Amanda Frisken | American Historical Review

"A tour de force of archival recovery, deft contextualization, and scrupulous editing that is certain to have an immediate and lasting impact on our understanding of New York City’s print culture, sexual underworlds, and much else besides. . . . The Flash Press is as pleasing to look at as it is provocative to read. The work of three historians at the top of their game, it will doubtless encourage many others to explore the flash genre, while remaining for the forseeable future the definitive study."

Leon Jackson | New York History

"Scholars will be thrilled by the wealth of resources here. The combination of these primary sources and the authors’ compelling reinterpretation of antebellum New York culture make the book an economical and pedagogically valuable option for classes in cultural, urban, media, or legal history. They also make The Flash Press a thought-provoking and entertaining read for both a scholarly and a general audience."

Paul Ringel | H-Net Review

"A book that I believe should be on the shelf of every antebellum sociocultural historian. . . . This book represents an important intervention in some recent scholarhsip that has too readily accepted the shibboleth of Victorian sexual repression. . . . It also sets new interpretative directions for print culture specialists."

Ronald J. Zboray | Journal of American History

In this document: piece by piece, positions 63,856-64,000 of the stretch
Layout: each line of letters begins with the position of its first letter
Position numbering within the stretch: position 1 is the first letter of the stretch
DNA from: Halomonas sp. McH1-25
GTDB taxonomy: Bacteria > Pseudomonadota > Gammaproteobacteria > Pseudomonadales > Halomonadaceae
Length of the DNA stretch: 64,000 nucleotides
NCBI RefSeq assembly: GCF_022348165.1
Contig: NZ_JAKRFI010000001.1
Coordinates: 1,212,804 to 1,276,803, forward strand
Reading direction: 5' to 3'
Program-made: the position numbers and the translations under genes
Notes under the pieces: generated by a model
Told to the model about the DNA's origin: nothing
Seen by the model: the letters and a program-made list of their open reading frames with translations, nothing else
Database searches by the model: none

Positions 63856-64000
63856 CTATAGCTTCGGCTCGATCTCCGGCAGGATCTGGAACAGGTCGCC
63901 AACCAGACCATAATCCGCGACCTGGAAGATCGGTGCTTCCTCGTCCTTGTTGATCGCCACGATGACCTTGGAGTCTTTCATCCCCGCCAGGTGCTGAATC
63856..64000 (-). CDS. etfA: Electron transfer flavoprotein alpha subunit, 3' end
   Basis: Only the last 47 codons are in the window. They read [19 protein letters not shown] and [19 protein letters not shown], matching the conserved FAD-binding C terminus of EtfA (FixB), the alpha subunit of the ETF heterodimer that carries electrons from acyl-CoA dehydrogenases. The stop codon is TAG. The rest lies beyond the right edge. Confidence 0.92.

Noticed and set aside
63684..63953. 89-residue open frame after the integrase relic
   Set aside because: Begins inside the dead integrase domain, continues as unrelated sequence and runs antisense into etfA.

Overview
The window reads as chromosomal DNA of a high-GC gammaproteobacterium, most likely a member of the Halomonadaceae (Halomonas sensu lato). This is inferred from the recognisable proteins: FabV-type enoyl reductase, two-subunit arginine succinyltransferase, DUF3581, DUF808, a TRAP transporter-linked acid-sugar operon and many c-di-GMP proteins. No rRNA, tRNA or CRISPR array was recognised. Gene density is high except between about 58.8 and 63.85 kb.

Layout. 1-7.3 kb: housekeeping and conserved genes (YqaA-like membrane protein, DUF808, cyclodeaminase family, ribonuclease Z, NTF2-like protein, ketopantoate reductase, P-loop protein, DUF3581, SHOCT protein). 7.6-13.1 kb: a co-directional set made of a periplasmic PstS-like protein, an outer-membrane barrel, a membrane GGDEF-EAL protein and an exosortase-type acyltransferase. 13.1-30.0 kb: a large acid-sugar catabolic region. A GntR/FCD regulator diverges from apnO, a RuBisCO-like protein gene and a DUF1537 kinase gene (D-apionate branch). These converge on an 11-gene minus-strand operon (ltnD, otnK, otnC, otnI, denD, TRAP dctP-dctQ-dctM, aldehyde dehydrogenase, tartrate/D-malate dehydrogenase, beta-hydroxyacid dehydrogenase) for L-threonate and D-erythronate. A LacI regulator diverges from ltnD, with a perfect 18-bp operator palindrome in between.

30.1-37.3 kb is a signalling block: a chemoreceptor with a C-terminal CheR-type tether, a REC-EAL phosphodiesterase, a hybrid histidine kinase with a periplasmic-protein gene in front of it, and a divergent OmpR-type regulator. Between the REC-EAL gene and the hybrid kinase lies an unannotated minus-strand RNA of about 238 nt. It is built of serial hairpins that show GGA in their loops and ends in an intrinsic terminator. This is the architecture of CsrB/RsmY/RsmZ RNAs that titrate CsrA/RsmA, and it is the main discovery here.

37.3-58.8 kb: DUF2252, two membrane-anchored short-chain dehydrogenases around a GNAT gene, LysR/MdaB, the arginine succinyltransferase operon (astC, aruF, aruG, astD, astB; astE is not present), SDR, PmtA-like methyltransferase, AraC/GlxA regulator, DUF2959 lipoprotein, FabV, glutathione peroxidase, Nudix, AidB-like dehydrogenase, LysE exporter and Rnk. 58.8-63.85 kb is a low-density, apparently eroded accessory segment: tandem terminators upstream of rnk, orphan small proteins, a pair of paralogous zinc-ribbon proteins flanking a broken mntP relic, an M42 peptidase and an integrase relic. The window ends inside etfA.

"An important contribution to studies in legal history, print culture, and the history of sexuality."

Wendy A. Woloson | Journal of the Early Republic

Table of Contents

Part I.  The Flash Press
1  Beginnings: Rivalry and Satire  
2  Sexual Politics    
3  Trials and Tribulations  
4  Legacies  
Part II.  Flash Press Excerpts
1  Purposes
“Revival of the Whip,” Whip, October 15, 1842.

2  Libertinism
“The Conspiracy against the Rake,” Rake, September 3, 1842.
“Whoredom in New York,” Whip and Satirist of New-York and Brooklyn, April 9, 1842.
“An Avowal of Love,” Weekly Rake, July 30, 1842.

3  Brothel Life
“Destruction of the National Theatre,” Dixon’s Polyanthos, June 6, 1841.
“The Frail Fair,” Whip, August 6, 1842.
“The Princess Julia’s Ball,” Whip, January 14, 1843.
“Lives of the Nymphs, No. 11.: Amanda Green,” Sunday Flash, October 17, 1841.
“Lives of the Nymphs.: Amanda B. Thompson and Her Attache,” True Flash, December  4, 1841.
“Our first walk about Town,” Whip, October 15, 1842.
“Scandalous,” Whip, July 30, 1842.
“The Battery Spy,” Whip, July 9, 1842.